theory, that they refuse to offer an argument, some data, some stats,
some history, ANYTHING to actually support their theory. It makes me worry
that they don't believe it either, or they believe it for very, very bad
reasons. And all this build-up? Placebo, for one; and suspension of
thought, for another.
I'm not entirely opposed to placeboes, as some people seem to be. If my
mind is powerful enough to cure my broken leg just by sheer force of
belief, I am all for it. Talk me into it. But I was under the impression
that there is more to this particular technique, and I'd prefer to get
that first. I have therefore been skimming each example of how similar
their current plight in the scientific arena is to Columbus, Reichenbach,
Wright, etc. I am interested enough in having this technique work for me,
that I'd be willing to go through the hype again on the off chance that
therein lies instant emotional healing.
But I seriously suspect that the point of the hype and the fallacies is to
lull me into a non-critical state of mind. Maybe they really do know
something, but they think I'm too stupid or too repressed to hear the
message unless I suspend critical thought first and just accept the theory
on the basis of arguments that have mass appeal. Or maybe they realize
that they got nuthin but they'd like to have lots of clients and sell lots
of books--and if it helps the more gullible people via placebo effect,
that's really good marketing too.
It is not my natural inclination to be stubbornly skeptical. I like to try
all kinds of new things, a la Pollyanna, who tries to find something to be
glad about in everything. I am working tremendously hard to find something
to be glad about in these first three sections, and I did actually find
something, but it ain't the meridian tapping. Rather, I am slowly and
somewhat painfully coming to the realization that I will soon be a
millionaire--and I haven't even tapped on anything yet! This is how it's
done. This is how the psychics do it, this is how L. Ron Hubbard did it.
Is this what I must do? Is there some way to make this OK? Or do I just
get the money and worry about my integrity later?
Here I am at chapter 3. So far, they haven't actually said anything;
it's all been overature and courtship dances. I'm politely overlooking the
clumsy insults to my intelligence because I really want to like this
suitor and I can overlook some pretty monstrous vices without half trying.
I'm going to reread this chapter and the next. I'd like some words
defined. What is 'energy'? What is an energy field? What is thought
energy? What is a thought field?
Questions: What does a nurse touching a patient's body have to do with
people praying for the patient at a distance? Were there controlled
studies done? What were those like? Did the patient have any beliefs about
people praying for him or her? About god and healing? Did the nurses and
candystripers chat about god's goodness and how their aunts were praying
for the sick people and most especially you?
What does the fact that thought is beyond our current ability to measure,
have to do with action at a distance?
What is thought polarity? If it is, as I currently gather, inconsistent
thoughts or resistance to certain ideas that I hold, then what has that to
do with magnetite in my pituitary gland and in those of geese?
If I've got blockages in my meridians, what has that got to do with
crossing my left wrist over my right, and my right ankle over my left, but
always opposite? The meridians can flow through one hand to the other?
What if I get my hands wrapped around for the Balanced Breathing Exercise,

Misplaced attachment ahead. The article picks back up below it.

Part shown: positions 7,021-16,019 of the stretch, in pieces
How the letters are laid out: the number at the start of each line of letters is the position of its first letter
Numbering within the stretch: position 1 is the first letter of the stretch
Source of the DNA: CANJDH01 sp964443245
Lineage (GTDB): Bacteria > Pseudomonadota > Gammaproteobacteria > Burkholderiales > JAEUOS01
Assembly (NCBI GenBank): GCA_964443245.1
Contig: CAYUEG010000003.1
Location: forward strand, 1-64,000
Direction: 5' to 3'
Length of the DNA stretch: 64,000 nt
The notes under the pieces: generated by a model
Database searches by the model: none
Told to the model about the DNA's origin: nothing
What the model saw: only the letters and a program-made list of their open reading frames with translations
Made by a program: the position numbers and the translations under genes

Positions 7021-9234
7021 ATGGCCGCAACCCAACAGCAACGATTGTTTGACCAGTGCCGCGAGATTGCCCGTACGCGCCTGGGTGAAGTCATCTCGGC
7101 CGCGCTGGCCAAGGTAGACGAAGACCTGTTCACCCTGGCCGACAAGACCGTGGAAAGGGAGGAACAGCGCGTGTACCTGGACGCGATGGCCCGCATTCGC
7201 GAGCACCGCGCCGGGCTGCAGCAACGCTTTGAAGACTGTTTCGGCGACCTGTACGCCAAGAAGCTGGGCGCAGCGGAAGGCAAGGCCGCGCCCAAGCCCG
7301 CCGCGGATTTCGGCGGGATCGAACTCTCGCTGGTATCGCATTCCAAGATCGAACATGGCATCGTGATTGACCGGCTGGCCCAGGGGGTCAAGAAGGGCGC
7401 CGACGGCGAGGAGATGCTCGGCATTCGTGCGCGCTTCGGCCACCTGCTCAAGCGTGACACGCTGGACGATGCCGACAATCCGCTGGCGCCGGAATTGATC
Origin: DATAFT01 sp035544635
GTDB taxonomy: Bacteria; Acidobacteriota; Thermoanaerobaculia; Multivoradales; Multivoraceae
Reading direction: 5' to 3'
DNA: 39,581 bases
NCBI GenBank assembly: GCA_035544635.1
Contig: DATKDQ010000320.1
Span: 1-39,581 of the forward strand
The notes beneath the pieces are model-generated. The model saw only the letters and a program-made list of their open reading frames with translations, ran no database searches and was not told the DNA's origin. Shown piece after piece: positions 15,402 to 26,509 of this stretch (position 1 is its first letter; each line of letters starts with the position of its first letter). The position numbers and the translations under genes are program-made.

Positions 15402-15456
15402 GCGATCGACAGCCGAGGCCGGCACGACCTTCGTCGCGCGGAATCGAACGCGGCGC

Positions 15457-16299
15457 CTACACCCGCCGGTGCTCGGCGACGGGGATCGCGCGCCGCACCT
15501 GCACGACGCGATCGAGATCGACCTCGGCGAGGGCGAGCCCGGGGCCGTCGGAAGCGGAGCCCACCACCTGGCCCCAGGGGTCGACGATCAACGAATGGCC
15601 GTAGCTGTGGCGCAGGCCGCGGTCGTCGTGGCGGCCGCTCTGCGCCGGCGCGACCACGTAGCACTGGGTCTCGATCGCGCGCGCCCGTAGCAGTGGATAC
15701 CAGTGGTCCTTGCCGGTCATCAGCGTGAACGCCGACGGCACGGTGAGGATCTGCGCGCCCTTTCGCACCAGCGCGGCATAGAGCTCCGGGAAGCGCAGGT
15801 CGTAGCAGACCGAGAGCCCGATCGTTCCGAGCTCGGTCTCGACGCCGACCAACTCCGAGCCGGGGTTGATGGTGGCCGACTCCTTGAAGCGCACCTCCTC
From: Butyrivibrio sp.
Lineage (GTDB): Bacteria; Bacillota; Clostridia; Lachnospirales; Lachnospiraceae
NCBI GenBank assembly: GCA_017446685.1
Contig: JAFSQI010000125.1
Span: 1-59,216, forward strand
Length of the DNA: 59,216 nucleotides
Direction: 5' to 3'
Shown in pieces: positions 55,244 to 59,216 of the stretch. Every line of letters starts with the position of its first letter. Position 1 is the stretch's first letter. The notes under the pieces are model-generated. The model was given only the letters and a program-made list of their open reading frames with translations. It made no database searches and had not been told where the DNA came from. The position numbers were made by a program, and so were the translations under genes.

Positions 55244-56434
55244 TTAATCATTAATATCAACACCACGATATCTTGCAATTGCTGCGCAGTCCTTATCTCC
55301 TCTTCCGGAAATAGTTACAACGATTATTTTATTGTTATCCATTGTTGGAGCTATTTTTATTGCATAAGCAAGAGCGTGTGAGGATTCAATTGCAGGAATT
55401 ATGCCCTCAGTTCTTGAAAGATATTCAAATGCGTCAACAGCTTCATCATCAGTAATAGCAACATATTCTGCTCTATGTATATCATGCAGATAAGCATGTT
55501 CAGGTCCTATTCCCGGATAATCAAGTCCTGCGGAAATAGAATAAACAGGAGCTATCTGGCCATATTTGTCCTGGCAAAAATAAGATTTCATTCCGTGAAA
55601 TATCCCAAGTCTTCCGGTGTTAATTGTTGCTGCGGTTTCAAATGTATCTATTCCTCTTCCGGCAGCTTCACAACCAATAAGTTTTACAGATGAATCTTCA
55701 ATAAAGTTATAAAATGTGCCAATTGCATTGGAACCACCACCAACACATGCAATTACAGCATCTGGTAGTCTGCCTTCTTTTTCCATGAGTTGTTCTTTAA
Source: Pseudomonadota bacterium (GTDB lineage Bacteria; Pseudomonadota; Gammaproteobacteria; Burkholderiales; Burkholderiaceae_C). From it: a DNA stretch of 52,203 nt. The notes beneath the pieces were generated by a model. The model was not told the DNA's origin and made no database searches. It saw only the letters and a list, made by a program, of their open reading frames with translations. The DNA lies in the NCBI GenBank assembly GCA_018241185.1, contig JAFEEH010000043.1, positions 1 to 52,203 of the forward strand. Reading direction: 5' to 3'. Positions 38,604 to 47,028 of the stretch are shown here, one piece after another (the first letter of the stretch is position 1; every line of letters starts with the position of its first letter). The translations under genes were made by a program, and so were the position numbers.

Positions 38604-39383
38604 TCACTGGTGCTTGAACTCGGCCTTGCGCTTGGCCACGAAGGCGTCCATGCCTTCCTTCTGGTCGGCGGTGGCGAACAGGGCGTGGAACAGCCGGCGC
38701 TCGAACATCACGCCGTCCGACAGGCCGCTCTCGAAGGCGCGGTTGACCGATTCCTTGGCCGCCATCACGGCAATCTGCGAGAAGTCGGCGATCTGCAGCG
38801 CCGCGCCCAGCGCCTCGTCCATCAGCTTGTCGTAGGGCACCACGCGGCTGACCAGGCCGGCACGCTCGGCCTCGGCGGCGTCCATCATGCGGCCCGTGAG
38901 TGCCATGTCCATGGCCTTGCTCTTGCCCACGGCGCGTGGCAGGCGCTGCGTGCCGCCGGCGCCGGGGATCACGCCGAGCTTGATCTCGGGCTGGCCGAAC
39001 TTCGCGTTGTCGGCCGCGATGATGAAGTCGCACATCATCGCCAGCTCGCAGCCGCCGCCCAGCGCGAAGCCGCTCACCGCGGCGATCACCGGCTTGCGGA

but I lay my hands on my left shoulder and lay my head on my hands--is
that OK, or will I disrupt the polarity of my thoughts?
Is the language of energy meridians and thought fields really necessary,
or can we say the same thing by acknowledging that we live in our whole
bodies, that our nervous system includes brain and all nerves which are
everywhere? Could I just say "the nerve running down my left arm" instead
of "thought field"? Is the Polarity Reversal (PR) Exercise really about
polarity, or about getting past contradictory sets of beliefs to make
Why do I need to know all this _psychology_ to get the tapping to work?
I hope to find answers to these questions as I read.
I am trying all the exercises as I go, as is my wont. I think I might have
noticed effects from the Eye Movement Desensitization and Reprocessing
exercise. I found that both times I tried it, I focused on a disturbing
incident that bothers me perennially. Usually when I think about such
things, or just brood or feel pissed off, I think about only that one
thing--that's part of the problem! I found that each time, other memories
came to me and seemed importantly related and better integrated. This is
interesting to me because what I _thought_ was supposed to happen was that
I'd just feel better about the incidents; I can't say yet whether I feel
better, but they seem to have more context and make more sense now. I'd
like to document things like this as I go along through the book because
I'm afraid I'll forget what it was like when I started, and then I'd like
to compare them with other people's experiences. I'll be publishing my
study of the book in my online journal and probably formalizing it for the
Enlightenment web site, but I thought I'd give you all a preview since
it's assigned reading for the next meeting. I probably won't be there, so
I am flinging my thought energy at you from a distance; I thought it might
help if I also flung my email at you, given how resistent you all have
been to my recent psychic communiques.
Reason Number Ten to Live in La Jolla
It's drier than usual now, and I'm careful to drink extra water. The plants, too, which haven't needed much water all fall, have to be hosed down almost every day to contend with the sunshine and dry breeze and the powdery mildew spores that will land and take root if they find a dry leaf. Temperature drops rapidly in the evening--must have been all the way down to 55 at midnight when I took out the garbage last night. But after a chilly night I open my windows and doors. Warm air fills the house and the scent of dry wood and cistus waft up from the patio. My version of forced air heat. Solar power kicks in at about 1:30 as the sun sweeps by my south-west bedroom/conservatory window.